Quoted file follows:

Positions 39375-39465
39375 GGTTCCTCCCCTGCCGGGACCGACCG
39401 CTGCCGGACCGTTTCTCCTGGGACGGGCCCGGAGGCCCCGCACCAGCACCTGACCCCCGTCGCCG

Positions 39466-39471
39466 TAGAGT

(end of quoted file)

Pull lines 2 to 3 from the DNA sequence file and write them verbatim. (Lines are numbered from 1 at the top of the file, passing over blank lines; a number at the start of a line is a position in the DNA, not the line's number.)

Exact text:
39375 GGTTCCTCCCCTGCCGGGACCGACCG
39401 CTGCCGGACCGTTTCTCCTGGGACGGGCCCGGAGGCCCCGCACCAGCACCTGACCCCCGTCGCCG